Embracing Sustainability: Lessons from Japanese Business Philosophy

Matsubara Fumihiko
April 23, 2024   |   , Interviews, Articles
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From “mottainai” to “sanpo yoshi,” Dr. Fumihiko Matsubara shares how traditional Japanese concepts can guide modern leaders in building sustainable organizations that benefit all stakeholders.

In the face of mounting environmental challenges and growing stakeholder demands, business leaders are increasingly grappling with how to embed sustainability into the core of their organizations.

But what does it take to truly align management philosophies with sustainable practices, and how can leaders navigate the often-competing demands of profitability and environmental responsibility?

We sat down with Dr. Fumihiko Matsubara, a seasoned sustainability executive who has spent decades helping companies across industries transform their operations and uncover the mindset shifts, strategies, and frameworks that can help leaders build genuinely sustainable organizations for the long haul.

Embedded sustainability: the Japanese way

“I believe that the traditional Japanese concept of ‘mottainai,’ meaning that it’s a shame not to use it all, is a pillar of Japanese manufacturing that governs the elimination of waste,” Dr. Matsubara explains. This philosophy, deeply rooted in Japanese culture, emphasizes efficiency and the reduction of waste, aligning closely with the principles of sustainability.

Mottainai in practice can look like resourceful cooking by using food waste or leftovers in novel recipes, or a form of upcycling where everyday items that would otherwise be considered broken or discarded are reworked into something new. It can even become an artform, like the case of kintsugi, where the cracks in broken pots are filled with powdered gold or platinum – turning the breakage into an essential part of the object’s history, rather than a reason for it to be discarded.

Dr. Matsubara also points to the 165-year-old history of the Marubeni Corporation, dating back to the Ōmi merchants from Shiga prefecture. The merchants had a well-known business philosophy and concept, “sanpo yoshi”, which means “good for the seller, good for the buyer, good for society.”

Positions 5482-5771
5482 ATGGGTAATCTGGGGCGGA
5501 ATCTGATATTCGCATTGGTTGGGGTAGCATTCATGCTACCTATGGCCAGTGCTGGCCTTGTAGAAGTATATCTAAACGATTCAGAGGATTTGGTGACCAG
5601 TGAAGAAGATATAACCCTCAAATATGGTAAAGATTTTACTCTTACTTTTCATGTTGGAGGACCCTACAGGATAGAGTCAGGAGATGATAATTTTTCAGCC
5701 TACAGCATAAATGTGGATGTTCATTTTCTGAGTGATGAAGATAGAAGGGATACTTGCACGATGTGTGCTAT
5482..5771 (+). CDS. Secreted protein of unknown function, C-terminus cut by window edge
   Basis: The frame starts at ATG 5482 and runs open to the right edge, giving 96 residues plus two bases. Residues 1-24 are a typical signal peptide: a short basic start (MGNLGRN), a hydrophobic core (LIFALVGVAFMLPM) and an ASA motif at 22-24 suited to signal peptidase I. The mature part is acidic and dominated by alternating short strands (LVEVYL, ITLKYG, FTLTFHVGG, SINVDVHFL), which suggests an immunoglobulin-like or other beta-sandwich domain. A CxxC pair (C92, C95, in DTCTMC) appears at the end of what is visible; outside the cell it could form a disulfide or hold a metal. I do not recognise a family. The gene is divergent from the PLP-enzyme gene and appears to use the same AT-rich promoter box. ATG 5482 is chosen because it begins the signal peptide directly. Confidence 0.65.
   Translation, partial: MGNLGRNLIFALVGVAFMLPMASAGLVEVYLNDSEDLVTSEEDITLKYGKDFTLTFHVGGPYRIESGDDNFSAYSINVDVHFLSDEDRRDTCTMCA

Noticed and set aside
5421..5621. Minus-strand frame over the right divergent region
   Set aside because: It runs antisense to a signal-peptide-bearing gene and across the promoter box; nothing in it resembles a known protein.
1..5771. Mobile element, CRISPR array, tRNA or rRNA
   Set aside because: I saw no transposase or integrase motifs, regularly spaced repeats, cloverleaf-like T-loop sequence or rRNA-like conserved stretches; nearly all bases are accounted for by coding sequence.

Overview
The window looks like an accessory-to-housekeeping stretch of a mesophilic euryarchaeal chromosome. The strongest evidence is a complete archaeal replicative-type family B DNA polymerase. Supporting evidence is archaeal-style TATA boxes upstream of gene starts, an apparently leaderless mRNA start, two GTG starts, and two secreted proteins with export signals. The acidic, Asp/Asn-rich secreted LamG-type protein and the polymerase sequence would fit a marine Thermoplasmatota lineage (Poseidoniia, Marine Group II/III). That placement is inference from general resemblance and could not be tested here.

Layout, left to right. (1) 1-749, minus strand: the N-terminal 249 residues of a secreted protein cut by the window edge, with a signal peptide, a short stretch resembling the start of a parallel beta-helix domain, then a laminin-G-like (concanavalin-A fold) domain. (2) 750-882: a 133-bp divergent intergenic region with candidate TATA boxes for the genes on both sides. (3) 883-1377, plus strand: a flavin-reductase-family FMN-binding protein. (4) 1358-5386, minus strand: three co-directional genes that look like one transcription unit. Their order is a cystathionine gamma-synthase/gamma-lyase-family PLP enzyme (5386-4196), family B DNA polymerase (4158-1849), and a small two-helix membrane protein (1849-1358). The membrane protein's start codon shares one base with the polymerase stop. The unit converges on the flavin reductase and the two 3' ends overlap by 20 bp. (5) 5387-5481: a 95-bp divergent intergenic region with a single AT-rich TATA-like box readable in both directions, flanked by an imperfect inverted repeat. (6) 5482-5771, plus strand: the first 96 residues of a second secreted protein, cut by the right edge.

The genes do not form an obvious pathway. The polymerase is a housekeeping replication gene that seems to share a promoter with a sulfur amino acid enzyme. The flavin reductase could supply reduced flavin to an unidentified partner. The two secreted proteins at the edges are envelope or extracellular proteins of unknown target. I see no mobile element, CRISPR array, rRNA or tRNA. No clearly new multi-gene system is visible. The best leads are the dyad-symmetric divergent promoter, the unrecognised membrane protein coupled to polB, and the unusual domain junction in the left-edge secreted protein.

Sanpo yoshi is often visualized as the intersection between the three interests of seller, buyer and society. When it comes to making sustainable practices a part of life, “it may be as appropriate today as it was 165 years ago,” Dr. Matsubara notes.

These traditional Japanese concepts provide a solid foundation for modern business leaders looking to embed sustainability into their organizations. By embracing the principles of mottainai and sanpo yoshi, companies can not only reduce waste and increase efficiency but also create value for all stakeholders, including society as a whole.

Balancing short-term and long-term objectives

One of the biggest challenges leaders face in prioritizing sustainability is the tension between short-term profitability and long-term environmental goals. Dr. Matsubara suggests that creating separate organizational structures for short-term and long-term objectives can help navigate this balancing act.

“By dividing the organization or job assignments, I think it is possible to have a group that produces short-term results and a group that focuses on long-term thinking and creating a sustainable business,” he says.

However, Dr. Matsubara acknowledges that asking all leaders to change their mindsets and prioritize sustainability is a tall order. Instead, he believes that the role of corporate leaders is to focus on creating an environment in which sustainable businesses can flourish, trusting that professionals will naturally find their way and launch more and more projects once a stable business environment is in place.

This approach allows for a gradual shift towards sustainability, without compromising the company’s ability to meet its short-term financial obligations.